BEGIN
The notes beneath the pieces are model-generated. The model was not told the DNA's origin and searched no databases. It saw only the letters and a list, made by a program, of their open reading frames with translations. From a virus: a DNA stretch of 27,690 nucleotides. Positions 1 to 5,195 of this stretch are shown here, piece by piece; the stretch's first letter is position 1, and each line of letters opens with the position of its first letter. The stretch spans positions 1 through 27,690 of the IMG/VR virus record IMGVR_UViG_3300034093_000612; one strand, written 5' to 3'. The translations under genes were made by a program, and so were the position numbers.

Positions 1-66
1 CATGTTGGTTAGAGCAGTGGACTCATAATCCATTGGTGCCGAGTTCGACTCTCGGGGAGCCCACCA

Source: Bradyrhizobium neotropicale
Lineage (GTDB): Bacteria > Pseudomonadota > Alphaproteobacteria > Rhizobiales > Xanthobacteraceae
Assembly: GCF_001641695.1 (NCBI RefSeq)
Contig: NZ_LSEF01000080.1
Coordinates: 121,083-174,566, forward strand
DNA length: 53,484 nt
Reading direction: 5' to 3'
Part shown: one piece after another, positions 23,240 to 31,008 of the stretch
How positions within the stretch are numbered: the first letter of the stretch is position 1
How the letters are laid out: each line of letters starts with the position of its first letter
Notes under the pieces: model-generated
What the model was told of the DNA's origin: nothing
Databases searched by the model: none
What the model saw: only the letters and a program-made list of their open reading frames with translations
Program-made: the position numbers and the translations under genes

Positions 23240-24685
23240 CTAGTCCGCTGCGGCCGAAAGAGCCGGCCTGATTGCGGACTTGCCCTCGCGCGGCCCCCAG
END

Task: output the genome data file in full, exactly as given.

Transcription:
The notes beneath the pieces are model-generated. The model was not told the DNA's origin and searched no databases. It saw only the letters and a list, made by a program, of their open reading frames with translations. From a virus: a DNA stretch of 27,690 nucleotides. Positions 1 to 5,195 of this stretch are shown here, piece by piece; the stretch's first letter is position 1, and each line of letters opens with the position of its first letter. The stretch spans positions 1 through 27,690 of the IMG/VR virus record IMGVR_UViG_3300034093_000612; one strand, written 5' to 3'. The translations under genes were made by a program, and so were the position numbers.

Positions 1-66
1 CATGTTGGTTAGAGCAGTGGACTCATAATCCATTGGTGCCGAGTTCGACTCTCGGGGAGCCCACCA

Source: Bradyrhizobium neotropicale
Lineage (GTDB): Bacteria > Pseudomonadota > Alphaproteobacteria > Rhizobiales > Xanthobacteraceae
Assembly: GCF_001641695.1 (NCBI RefSeq)
Contig: NZ_LSEF01000080.1
Coordinates: 121,083-174,566, forward strand
DNA length: 53,484 nt
Reading direction: 5' to 3'
Part shown: one piece after another, positions 23,240 to 31,008 of the stretch
How positions within the stretch are numbered: the first letter of the stretch is position 1
How the letters are laid out: each line of letters starts with the position of its first letter
Notes under the pieces: model-generated
What the model was told of the DNA's origin: nothing
Databases searched by the model: none
What the model saw: only the letters and a program-made list of their open reading frames with translations
Program-made: the position numbers and the translations under genes

Positions 23240-24685
23240 CTAGTCCGCTGCGGCCGAAAGAGCCGGCCTGATTGCGGACTTGCCCTCGCGCGGCCCCCAG